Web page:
|1906||Premiers||W.F. Evans||Jack Worrall||Jim Flynn||–||Mick Grace (50)|
|1907||Premiers||J. Urquhart||Jack Worrall||Jim Flynn||–||Frank Caine (32)|
|1908||Premiers||J. Urquhart||Jack Worrall||Fred Elliott||–||Vin Gardiner (34)|
|1909||Grand Finalist||J. Urquhart||Jack Worrall||Fred Elliott||–||George Topping (36)|
|1910||Grand Finalist||J. McInerney||Fred Elliott||Fred Elliott||–||Vin Gardiner (42)|
|1911||4th||J. McInerney||Fred Elliott||Fred Elliott||–||Vin Gardiner (47)|
|1912||3rd||D. Bell||Norman Clark||Jack Wells||–||Vin Gardiner (47)|
|1913||6th||D. Bell||Jack Wells||Jack Wells||–||Vin Gardiner (27)|
|1914||Premiers||Jack Gardiner||Norman Clark||Billy Dick||–||Bill Cook (27)|
|1915||Premiers||Jack Gardiner||Norman Clark||Billy Dick||–||Herb Burleigh (46)|
|1916||Grand Finalist||Jack Gardiner||Norman Clark||Billy Dick||–||Vin Gardiner (44)|
|1917||3rd||Jack Gardiner||Norman Clark||Billy Dick||–||Billy Dick (22)|
|1918||3rd||Jack Gardiner||Norman Clark||Rod McGregor||–||Ern Cowley (35)|
|1919||4th||Jack Gardiner||Viv Valentine||Charlie Fisher||–||Charlie Fisher (36)|
|1920||3rd||Jack Gardiner||Norman Clark||Paddy O'Brien||–||Horrie Clover|
|1921||Grand Finalist||Jack Gardiner||Norman Clark||Gordon Green||–||Horrie Clover (58)|
|1922||4th||Jack Gardiner||Norman Clark|| Ernie Jamieson,|
|–||Horrie Clover (56)|
|1923||7th||Jack Gardiner||Horrie Clover||Horrie Clover||–||Horrie Clover (28)|
|1924||7th||Jack Gardiner||Percy Parratt||Paddy O'Brien||–||Alex Duncan (27)|
|1925||9th||David Young||Paddy O'Brien||Jim Caldwell||–||Harvey Dunn (35)|
|1926||6th||David Young||Ray Brew||Ray Brew||–||Horrie Clover (38)|
|1927||3rd||David Young||Horrie Clover||Horrie Clover||–||Harold Carter (33)|
|1928||4th||David Young||Ray Brew||Ray Brew||–||Horrie Clover (41)|
|1929||3rd||Dave Crone||Dan Minogue||Ray Brew||Horrie Clover||Harry "Soapy" Vallence (64)|
|1930||3rd||Dave Crone||Dan Minogue||Ray Brew||–||Les Allen (56)|
|1931||3rd||Dave Crone||Dan Minogue||Ray Brew||–||Harry Vallence (86)|
|1932||Grand Finalist||Dave Crone||Dan Minogue||Colin Martyn||–||Harry Vallence (97)|
|1933||4th||Dave Crone||Dan Minogue||Frank Gill||–||Harry Vallence (84)|
|1934||5th||Dave Crone||Dan Minogue||Maurie Johnson||Creswell Crisp||Creswell 'Mickey' Crisp (44)|
|1935||4th||Dave Crone||Frank Maher||Charlie Davey||Jim Francis||Harry Vallence (66)|
|1936||4th||Dave Crone||Frank Maher||Jim Francis||Ansell Clarke||Harry Vallence (86)|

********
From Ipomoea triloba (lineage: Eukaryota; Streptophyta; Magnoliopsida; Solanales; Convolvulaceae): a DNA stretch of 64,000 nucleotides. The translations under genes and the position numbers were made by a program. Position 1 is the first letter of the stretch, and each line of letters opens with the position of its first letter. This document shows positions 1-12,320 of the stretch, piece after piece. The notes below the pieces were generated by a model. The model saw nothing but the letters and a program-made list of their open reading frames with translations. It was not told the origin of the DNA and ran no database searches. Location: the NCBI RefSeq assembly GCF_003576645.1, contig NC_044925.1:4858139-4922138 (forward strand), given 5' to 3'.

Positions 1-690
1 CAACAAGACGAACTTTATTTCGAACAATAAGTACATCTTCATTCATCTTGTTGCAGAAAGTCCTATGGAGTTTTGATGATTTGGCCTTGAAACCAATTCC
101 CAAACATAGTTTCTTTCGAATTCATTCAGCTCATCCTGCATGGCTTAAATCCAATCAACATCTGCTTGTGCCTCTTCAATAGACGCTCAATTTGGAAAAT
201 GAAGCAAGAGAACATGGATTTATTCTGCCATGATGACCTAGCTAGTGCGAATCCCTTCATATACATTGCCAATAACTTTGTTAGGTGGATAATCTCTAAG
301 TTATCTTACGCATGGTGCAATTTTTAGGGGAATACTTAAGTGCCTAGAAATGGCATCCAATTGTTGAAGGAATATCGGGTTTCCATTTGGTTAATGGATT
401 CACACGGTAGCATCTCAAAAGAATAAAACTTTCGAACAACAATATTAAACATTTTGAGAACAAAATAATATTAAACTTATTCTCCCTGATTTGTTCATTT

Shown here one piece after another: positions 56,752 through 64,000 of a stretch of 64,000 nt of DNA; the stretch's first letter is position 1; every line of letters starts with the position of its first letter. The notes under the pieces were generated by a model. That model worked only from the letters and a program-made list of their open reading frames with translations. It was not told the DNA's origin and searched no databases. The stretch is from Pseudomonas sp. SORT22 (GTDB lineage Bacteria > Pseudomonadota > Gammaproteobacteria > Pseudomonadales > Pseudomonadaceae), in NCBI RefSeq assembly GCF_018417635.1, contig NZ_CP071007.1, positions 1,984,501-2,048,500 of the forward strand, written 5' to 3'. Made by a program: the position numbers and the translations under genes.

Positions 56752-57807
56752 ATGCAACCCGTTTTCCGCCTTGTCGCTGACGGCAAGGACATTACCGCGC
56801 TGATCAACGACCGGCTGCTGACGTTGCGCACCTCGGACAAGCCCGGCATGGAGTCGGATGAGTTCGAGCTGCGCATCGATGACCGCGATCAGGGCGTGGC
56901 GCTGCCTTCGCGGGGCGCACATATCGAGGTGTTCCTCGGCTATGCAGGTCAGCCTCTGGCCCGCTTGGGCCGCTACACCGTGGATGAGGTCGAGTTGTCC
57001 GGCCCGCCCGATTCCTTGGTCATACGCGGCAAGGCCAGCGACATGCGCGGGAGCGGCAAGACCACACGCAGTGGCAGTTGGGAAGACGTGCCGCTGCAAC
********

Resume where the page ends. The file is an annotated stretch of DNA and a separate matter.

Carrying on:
|1937||5th||Dave Crone||Percy Rowe||Ansell Clarke||Don McIntyre||Harry Vallence (39)|
|1938||Premiers||Sir Kenneth G.Luke||Brighton Diggins||Brighton Diggins||Creswell Crisp||Harry Vallence (81)|
|1939||5th||Sir Kenneth G. Luke||Brighton Diggins||Brighton Diggins||Frank Gill||Ken Baxter (65)|
|1940||5th||Sir Kenneth G. Luke||Brighton Diggins||Brighton Diggins||Jim Francis||Paul Schmidt (55)|
|1941||3rd||Sir Kenneth G. Luke||Percy Bentley||Jim Francis||Bob Chitty||Paul Schmidt (77)|
|1942||5th||Sir Kenneth G. Luke||Percy Bentley||Jim Francis||Jim Mooring||Paul Schmidt (47)|
|1943||4th||Sir Kenneth G. Luke||Percy Bentley||Jim Francis||George Gneil||Jack Wrout (33)|
|1944||5th||Sir Kenneth G. Luke||Percy Bentley||Jim Francis, |
|Bob Chitty||Jim Mooring (42)|
|1945||Premiers||Sir Kenneth G. Luke||Percy Bentley||Bob Chitty||Ron Savage||Lance Collins (49)|
|1946||6th||Sir Kenneth G. Luke||Percy Bentley||Bob Chitty||Jack Howell||Ken Baxter (46)|
|1947||Premiers||Sir Kenneth G. Luke||Percy Bentley||Ern Henfry|| Bert Deacon, |
|Ken Baxter (42)|
|1948||6th||Sir Kenneth G. Luke||Percy Bentley||Ern Henfry||Jack Howell||Ken Baxter, Ray Garby (39)|
|1949||Grand Finalist||Sir Kenneth G. Luke||Percy Bentley||Ern Henfry||Ern Henfry||Ken Baxter (46)|
|1950||8th||Sir Kenneth G. Luke||Percy Bentley||Ern Henfry||Arthur Hodgson||Ken Baxter (43)|
|1951||7th||Sir Kenneth G. Luke||Percy Bentley||Ern Henfry||Jim Clark||Keith Warburton (48)|
|1952||4th||Sir Kenneth G. Luke||Percy Bentley||Ern Henfry, |
|Ollie Grieve||Jack Howell (42)|
|1953||5th||Sir Kenneth G. Luke||Percy Bentley||Ken Hands||Ken Hands||Jack Spencer (32)|
|1954||8th||Sir Kenneth G. Luke||Percy Bentley||Ken Hands||Bill Milroy||Noel O'Brien (45)|
|1955||7th||Sir Kenneth G. Luke||Percy Bentley||Ken Hands||John James||Noel O'Brien (73)|
|1956||5th||Horrie Clover||Jim Francis||Ken Hands||Doug Beasy||Kevan Hamilton (22)|
|1957||4th||Horrie Clover||Jim Francis||Ken Hands||Bruce Comben||Gerald Burke (34)|
|1958||7th||Lew Holmes||Jim Francis||Bruce Comben||Bruce Comben||John Heathcote (19)|
|1959||3rd||Lew Holmes||Ken Hands||Bruce Comben||John Nicholls||Sergio Silvagni (40)|